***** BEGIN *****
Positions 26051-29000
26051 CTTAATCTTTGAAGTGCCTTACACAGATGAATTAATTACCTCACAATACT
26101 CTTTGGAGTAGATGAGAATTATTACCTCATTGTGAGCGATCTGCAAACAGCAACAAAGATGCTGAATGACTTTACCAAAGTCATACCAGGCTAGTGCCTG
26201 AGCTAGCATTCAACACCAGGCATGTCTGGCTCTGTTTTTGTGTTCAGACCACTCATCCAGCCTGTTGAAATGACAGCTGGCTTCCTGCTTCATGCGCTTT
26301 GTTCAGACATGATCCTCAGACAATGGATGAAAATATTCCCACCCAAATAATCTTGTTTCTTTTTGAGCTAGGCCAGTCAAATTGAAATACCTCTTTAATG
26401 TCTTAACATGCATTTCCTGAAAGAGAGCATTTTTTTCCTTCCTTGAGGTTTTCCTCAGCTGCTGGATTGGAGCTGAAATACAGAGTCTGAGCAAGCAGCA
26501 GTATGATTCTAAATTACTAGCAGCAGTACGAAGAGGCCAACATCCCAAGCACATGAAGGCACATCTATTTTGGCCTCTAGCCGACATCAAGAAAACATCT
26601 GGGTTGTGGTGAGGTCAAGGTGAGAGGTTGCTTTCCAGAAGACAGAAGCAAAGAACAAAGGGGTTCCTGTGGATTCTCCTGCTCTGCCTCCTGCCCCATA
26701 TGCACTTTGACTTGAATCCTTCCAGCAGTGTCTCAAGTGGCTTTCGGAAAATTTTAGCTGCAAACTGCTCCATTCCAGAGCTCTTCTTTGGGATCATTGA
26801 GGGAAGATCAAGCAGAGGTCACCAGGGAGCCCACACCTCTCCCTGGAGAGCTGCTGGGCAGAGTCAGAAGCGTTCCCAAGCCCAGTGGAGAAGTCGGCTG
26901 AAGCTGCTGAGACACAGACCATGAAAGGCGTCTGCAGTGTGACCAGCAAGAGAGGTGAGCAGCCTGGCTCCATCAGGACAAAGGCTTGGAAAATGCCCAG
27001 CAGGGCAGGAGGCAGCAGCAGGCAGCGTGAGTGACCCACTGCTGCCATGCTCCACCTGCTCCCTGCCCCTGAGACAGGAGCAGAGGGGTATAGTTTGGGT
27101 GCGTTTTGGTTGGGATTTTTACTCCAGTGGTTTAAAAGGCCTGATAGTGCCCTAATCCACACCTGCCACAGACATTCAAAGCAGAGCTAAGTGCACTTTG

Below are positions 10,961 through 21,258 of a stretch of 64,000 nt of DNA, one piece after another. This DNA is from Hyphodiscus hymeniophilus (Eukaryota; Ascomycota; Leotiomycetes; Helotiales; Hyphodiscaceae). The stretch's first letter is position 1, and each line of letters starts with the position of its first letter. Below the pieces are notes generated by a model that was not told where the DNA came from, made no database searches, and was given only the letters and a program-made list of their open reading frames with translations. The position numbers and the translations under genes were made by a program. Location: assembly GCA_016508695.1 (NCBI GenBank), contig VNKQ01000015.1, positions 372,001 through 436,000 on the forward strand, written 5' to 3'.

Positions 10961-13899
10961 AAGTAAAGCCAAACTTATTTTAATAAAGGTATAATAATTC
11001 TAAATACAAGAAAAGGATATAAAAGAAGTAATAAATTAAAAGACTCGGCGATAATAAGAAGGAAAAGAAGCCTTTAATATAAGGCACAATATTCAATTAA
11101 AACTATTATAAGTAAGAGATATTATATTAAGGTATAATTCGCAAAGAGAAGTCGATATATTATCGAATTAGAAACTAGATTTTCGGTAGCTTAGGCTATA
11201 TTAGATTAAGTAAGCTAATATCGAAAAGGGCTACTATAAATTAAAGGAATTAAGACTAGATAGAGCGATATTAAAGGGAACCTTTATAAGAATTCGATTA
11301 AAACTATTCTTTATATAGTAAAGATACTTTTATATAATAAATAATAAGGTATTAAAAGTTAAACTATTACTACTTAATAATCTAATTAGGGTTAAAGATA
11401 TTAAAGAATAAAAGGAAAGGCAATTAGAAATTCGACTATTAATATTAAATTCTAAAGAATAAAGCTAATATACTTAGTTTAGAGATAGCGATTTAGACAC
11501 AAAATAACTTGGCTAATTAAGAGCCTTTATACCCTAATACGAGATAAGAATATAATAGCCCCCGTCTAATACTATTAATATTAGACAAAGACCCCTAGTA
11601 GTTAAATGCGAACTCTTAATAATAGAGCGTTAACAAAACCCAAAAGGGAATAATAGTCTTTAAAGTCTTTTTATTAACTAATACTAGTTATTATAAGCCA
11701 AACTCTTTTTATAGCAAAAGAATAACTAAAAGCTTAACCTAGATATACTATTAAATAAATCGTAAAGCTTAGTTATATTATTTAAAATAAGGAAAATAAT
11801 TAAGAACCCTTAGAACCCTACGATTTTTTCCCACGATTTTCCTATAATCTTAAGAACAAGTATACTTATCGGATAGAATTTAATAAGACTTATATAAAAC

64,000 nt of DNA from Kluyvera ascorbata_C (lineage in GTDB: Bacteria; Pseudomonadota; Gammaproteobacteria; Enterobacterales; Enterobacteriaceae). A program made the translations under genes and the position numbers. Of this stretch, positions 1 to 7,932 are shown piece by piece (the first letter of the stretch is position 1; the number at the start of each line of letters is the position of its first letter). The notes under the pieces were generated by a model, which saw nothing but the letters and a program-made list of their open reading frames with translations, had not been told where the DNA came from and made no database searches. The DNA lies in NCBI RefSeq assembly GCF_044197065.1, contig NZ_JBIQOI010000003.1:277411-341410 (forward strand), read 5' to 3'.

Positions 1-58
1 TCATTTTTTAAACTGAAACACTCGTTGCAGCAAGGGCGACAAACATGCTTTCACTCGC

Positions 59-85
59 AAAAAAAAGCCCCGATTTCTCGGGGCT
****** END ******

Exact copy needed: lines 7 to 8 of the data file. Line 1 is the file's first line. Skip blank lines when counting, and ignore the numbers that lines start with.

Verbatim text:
26501 GTATGATTCTAAATTACTAGCAGCAGTACGAAGAGGCCAACATCCCAAGCACATGAAGGCACATCTATTTTGGCCTCTAGCCGACATCAAGAAAACATCT
26601 GGGTTGTGGTGAGGTCAAGGTGAGAGGTTGCTTTCCAGAAGACAGAAGCAAAGAACAAAGGGGTTCCTGTGGATTCTCCTGCTCTGCCTCCTGCCCCATA